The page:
Analysis: CLEAN Future Act's Clean Energy Standard Is Designed To Fail

Posted by Brad Johnson Thu, 20 May 2021 13:53:00 GMT

An independent analysis of the CLEAN Future Act (H.R. 1512) finds that its provisions intended to phase out fossil-fueled electricity production by 2035 are dangerously flawed.

The so-called Clean Electricity Standard in Title II of the legislation establishes a cap-and-trade system of “zero-emission electricity” tradable credits for electricity generators. The cap of allowances for greenhouse-pollution-emitting electricity declines until 2035, when all electricity is meant to be “zero-emission,” a definition which encompasses renewable and nuclear energy.

In “Review of the Credit Trading System in Title II of the CLEAN Future Act,” Bruce Buckheit, a former director of the EPA Air Enforcement Division, finds that the system “is flawed to the point that it is unlikely to achieve zero emission electricity from the power sector by 2035.”

The CLEAN Future Act draft (dCFA) defers any serious disincentives for gas-fired generation until 2031 and then hopes to replace all of the growing gas-fired electric generating unit (EGU) fleet with renewable energy (RE) over a short 4-year period. This is not feasible and sets itself up for failure.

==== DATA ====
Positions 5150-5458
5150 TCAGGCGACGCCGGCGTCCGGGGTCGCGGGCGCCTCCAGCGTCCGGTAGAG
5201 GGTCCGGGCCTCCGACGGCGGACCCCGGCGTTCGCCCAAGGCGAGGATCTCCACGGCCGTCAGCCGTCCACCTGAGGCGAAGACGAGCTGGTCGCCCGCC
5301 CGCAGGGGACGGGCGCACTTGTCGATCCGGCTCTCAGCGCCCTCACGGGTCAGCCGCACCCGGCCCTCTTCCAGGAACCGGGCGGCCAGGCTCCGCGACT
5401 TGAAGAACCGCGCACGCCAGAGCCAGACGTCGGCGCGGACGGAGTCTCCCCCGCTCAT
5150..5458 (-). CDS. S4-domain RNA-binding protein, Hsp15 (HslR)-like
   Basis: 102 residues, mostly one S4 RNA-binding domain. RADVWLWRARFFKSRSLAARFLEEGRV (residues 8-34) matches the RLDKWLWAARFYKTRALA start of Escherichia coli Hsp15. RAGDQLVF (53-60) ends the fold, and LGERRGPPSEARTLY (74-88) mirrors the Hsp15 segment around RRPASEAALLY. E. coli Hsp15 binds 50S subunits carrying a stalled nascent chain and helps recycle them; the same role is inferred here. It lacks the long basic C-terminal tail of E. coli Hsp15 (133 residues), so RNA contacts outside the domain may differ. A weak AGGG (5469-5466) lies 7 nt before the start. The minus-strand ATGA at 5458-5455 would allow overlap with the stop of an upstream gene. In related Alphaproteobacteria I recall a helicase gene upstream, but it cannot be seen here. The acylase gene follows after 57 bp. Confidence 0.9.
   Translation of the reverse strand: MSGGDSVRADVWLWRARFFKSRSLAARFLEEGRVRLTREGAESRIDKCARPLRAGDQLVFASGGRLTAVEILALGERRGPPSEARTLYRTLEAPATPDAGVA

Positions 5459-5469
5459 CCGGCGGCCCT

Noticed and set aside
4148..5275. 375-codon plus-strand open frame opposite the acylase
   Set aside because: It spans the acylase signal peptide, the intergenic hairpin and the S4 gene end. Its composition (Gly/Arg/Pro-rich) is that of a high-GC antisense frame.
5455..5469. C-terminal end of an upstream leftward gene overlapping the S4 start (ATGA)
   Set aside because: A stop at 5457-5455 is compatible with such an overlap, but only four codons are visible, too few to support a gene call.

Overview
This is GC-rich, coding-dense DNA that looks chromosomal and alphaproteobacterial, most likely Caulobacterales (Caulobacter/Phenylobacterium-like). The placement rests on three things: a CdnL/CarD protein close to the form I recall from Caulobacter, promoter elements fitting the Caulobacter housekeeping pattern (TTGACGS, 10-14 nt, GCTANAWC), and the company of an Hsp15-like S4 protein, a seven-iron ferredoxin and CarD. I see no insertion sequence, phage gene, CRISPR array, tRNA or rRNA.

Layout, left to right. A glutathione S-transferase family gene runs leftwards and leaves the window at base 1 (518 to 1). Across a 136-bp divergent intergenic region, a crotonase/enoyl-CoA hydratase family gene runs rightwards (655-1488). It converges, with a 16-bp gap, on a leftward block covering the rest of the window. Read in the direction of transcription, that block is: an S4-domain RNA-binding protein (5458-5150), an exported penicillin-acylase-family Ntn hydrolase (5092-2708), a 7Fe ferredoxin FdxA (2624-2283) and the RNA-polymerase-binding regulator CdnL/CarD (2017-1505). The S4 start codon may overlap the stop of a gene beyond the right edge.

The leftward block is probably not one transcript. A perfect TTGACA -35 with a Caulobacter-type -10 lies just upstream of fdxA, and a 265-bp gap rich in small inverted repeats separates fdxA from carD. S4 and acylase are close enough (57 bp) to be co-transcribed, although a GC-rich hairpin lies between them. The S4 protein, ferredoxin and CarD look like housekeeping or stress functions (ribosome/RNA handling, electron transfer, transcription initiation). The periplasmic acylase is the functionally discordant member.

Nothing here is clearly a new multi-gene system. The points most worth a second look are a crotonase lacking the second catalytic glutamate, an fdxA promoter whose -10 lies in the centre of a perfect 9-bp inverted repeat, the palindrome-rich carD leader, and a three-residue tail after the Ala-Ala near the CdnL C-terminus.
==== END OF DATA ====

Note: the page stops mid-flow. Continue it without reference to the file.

The starting baseline for “Zero Emission Electricity” (ZEE) requirements is based on the 2017-2019 generating mix. This ignores ongoing retirements of coal plants and RE capacity that is under construction today and will be online in 2023. The consequence is a large initial surplus of ZEE, disincentivizing necessary early investment in non-fossil fuel energy.

He expects that “gas-reliant regions, such as the Northeast U.S., might not have to take any significant action until 2031.”

Furthermore, Buckheit finds that the legislation as written doesn’t even require “zero-emission” electricity, but instead “permits generation at less than 0.4 mt (882 lb) CO2e/MWh.”

He also notes that, given regulatory timelines, the “trading system cannot begin to operate in 2023 as the draft bill contemplates.”

Read the full report.